Keys to Success:

  1. Instructor attendance.
    Unless absolutely unavoidable, Library Staff require Instructor attendance.  It has been observed that Instructors not attending sessions sends a message to the students that the session is not worthwhile and Librarians are not deserving of respect.
  2. Prior booking of the InfoLit session.
    Any teaching requires adequate preparation time to be successful. While we strive to do our best to accommodate your needs, we cannot do this successfully without your help. Please try to book your session at least 1 week advance.
  3. Making it worthwhile.
    Assigning marks, requiring the completion of an assignment, or taking attendance have all been proven to increase the success rate of classes. If you have a particular assignment (or several assignments) that you want to use for your class, please discuss this ahead of time with the Librarian.
  4. Appropriate timing.
    Schedule your InfoLit session to match when students are required to complete major research assignments and you will improve the success rate of your students.
  5. Help the Librarian to prepare.
    Providing the Librarian with a syllabus, example list of research topics, a description of the class assignments, and meeting prior to the session helps the Librarian prepare an excellent class that is perfectly suited to your students’ needs.
  6. Consider using one of the computer labs.
    It has been found that students are more successful if the ratio of students to computers is low. Since the Library has only 8 research computers, Library Staff are happy to accommodate an Instructor’s request to teach in a computer lab, especially if the class is larger than 16 students.  Please book a computer lab with Computing Services as per their departmental policy on the date that you have agreed upon with the Librarian.     [Hide]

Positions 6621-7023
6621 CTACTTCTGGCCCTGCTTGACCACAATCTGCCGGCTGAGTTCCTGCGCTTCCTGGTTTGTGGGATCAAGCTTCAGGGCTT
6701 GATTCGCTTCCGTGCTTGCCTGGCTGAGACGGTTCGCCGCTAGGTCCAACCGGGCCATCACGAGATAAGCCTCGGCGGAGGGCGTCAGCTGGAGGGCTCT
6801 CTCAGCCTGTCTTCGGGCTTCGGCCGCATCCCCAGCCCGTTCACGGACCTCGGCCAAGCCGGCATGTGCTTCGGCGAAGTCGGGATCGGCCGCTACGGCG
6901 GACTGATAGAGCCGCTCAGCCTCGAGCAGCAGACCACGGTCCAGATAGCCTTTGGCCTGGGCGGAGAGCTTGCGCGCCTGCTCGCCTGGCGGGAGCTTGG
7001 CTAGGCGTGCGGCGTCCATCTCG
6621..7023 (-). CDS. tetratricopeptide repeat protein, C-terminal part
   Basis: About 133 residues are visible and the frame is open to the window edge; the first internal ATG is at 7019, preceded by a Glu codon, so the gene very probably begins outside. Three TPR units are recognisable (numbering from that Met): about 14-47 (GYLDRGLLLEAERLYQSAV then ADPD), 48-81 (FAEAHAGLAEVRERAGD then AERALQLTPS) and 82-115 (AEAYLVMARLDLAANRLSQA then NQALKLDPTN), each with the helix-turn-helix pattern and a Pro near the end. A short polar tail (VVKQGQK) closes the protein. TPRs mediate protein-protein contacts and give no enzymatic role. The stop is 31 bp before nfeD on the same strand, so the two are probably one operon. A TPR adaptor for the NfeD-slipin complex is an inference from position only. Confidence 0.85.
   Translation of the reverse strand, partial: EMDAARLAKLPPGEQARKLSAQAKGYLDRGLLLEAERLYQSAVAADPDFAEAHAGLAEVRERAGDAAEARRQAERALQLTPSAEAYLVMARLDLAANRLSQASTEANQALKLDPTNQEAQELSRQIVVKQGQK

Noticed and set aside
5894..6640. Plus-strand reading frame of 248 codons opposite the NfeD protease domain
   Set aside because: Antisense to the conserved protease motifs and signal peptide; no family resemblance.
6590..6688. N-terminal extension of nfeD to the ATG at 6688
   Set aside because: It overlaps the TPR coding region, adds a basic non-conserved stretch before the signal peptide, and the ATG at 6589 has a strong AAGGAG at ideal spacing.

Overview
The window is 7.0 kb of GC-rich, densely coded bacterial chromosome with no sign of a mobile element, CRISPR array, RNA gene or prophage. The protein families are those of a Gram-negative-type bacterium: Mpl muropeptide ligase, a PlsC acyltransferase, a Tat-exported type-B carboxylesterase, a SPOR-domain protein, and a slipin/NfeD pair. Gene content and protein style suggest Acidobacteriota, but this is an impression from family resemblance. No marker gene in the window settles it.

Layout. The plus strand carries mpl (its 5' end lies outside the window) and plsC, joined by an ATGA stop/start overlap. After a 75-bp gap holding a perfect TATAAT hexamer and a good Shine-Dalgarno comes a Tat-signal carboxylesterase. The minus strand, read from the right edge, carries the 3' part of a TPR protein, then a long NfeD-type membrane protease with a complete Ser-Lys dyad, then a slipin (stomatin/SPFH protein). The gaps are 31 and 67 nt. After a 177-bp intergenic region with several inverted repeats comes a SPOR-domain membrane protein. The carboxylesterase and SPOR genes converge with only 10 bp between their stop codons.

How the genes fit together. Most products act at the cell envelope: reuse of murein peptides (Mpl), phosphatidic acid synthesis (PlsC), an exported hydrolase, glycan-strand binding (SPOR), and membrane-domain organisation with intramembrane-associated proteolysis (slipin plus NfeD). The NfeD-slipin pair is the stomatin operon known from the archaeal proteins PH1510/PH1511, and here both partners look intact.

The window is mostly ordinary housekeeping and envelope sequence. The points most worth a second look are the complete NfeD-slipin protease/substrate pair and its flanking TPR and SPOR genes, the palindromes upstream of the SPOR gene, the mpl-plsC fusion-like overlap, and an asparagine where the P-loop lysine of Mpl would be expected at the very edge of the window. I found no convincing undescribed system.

Types of Instruction

  • Basic Walkabout = This is a quick (maximum 15 minutes) tour/walkabout/orientation to the library offered by any member of the Library Staff regarding simple information about the library.
  • General InfoLit Skills = Library Instruction focuses on a broad range of Information Literacy Skills as outlined in the DACUM as best suits the level of study for the course (attach course syllabus below).
  • Course-specific = Library Instruction focuses on library resources (both in print and online) for a specific discipline or subject area (attach course syllabus below).
  • Assignment-specific = Library Instruction focuses on resources, skills and concepts necessary to complete a research assignment (attach research assignment below).
  • Independent Student Research = No prepared instruction is delivered by Library Staff. Instead, students work independently within the library working on a research assignment while the Course Instructor provides assistance to students and assistance is occasionally provided by Library Staff (attach research assignment below).     [Hide]
Workshop on the Information Search Process for Research (WISPR)

Most of our library instruction sessions are based on the Workshop on the Information Search Process for Research (WISPR).

WISPR is specially designed to introduce students to the scientific research process, with focus on strategies to write a good thesis/research question and ways to effectively find and evaluate information.

Check the WISPR website to see how this workshop can be used in your class. .          [Hide]